SEOUL, South Korea — One American who was held captive in North Korea said he was interrogated up to 15 hours a day by officials who wanted him to confess to plotting to overthrow their government. Another said she was held in a 5-by-6-foot windowless cell. Yet another former American inmate shivered on the concrete floor of a room “no bigger than a dog’s house.’’

But despite a history of such treatment of prisoners dating to the 1950-53 Korean War, North Korea has generally refrained from physically abusing the Americans it has held in recent decades. That makes the case of Otto Warmbier, a 22-year-old American college student who had been serving a 15-year sentence in North Korea, even more striking.

Mr. Warmbier was released in a coma and returned on Tuesday to the United States, where he was immediately taken to the University of Cincinnati Medical Center for treatment. Details of his condition are not yet known. A senior American official has said the United States obtained intelligence reports that he had been repeatedly beaten. His fate has cast new attention on how North Korea treats foreigners in captivity.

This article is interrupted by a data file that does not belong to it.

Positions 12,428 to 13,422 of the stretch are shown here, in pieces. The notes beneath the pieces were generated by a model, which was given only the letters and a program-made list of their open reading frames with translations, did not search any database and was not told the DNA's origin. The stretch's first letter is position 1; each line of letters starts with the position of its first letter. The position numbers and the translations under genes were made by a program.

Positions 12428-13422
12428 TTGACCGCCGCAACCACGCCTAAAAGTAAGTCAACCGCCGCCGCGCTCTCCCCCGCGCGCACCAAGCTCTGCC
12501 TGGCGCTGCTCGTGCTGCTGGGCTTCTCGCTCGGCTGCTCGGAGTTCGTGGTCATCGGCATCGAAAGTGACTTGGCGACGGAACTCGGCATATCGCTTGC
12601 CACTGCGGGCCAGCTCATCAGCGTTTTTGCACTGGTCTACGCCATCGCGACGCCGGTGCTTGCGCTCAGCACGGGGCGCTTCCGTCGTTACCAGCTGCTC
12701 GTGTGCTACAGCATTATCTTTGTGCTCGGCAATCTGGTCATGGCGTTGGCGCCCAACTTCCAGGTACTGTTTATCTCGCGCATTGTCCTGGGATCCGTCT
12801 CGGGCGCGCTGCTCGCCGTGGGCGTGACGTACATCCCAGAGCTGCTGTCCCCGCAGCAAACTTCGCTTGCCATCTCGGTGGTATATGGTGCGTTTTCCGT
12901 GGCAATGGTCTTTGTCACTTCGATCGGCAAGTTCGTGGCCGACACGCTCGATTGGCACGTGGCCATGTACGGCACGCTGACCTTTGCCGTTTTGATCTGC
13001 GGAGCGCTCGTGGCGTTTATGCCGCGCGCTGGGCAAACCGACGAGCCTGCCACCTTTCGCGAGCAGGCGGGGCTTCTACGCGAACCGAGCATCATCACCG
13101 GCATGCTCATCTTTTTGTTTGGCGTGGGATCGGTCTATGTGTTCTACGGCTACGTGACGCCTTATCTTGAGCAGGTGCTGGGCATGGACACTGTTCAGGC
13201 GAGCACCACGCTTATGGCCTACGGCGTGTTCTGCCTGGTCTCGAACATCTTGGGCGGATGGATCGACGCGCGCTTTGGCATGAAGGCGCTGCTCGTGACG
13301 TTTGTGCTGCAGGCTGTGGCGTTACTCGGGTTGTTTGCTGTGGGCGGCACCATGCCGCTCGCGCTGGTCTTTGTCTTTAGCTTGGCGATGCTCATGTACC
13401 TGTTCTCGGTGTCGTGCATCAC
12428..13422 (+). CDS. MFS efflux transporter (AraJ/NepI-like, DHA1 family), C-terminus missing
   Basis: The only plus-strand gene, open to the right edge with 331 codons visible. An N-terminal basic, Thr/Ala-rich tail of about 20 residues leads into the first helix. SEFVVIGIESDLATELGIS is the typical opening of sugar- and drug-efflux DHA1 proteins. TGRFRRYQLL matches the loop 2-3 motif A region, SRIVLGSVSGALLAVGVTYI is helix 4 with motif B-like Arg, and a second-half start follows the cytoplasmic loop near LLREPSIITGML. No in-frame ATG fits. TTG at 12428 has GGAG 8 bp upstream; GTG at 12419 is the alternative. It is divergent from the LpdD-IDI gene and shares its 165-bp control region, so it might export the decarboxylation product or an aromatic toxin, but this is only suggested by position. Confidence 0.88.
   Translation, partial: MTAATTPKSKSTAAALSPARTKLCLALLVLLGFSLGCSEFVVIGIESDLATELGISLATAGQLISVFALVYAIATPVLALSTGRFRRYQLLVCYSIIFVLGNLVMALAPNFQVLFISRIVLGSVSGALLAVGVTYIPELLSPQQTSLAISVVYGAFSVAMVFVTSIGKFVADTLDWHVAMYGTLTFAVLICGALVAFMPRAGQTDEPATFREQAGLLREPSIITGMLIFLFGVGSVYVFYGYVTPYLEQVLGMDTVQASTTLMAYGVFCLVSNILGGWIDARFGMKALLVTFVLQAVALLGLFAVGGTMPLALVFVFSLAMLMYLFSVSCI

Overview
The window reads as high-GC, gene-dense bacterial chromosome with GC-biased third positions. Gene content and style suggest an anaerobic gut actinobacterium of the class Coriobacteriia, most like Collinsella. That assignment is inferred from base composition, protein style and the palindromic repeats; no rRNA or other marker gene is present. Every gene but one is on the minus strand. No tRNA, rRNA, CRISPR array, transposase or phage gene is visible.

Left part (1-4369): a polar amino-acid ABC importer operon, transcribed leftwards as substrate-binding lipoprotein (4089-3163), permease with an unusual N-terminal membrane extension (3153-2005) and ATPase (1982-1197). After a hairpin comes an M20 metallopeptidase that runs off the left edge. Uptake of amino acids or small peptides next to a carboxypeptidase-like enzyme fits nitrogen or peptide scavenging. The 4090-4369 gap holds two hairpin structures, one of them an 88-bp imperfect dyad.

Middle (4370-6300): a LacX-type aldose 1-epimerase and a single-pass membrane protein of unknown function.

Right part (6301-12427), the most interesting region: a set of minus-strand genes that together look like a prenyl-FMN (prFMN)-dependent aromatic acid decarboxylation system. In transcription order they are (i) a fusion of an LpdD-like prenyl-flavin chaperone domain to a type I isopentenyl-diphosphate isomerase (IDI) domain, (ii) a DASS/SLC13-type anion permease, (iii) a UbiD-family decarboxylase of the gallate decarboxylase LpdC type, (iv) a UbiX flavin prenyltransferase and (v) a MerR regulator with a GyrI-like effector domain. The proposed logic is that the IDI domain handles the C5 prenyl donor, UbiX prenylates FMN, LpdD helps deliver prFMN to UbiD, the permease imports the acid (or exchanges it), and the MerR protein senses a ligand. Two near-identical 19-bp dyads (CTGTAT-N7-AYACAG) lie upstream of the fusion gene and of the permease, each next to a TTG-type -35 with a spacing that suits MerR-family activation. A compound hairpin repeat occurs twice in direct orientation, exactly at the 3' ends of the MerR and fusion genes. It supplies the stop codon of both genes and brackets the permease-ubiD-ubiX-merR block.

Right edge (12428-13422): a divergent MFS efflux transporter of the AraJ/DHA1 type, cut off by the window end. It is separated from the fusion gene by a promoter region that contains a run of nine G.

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Featured image courtesy of Reuters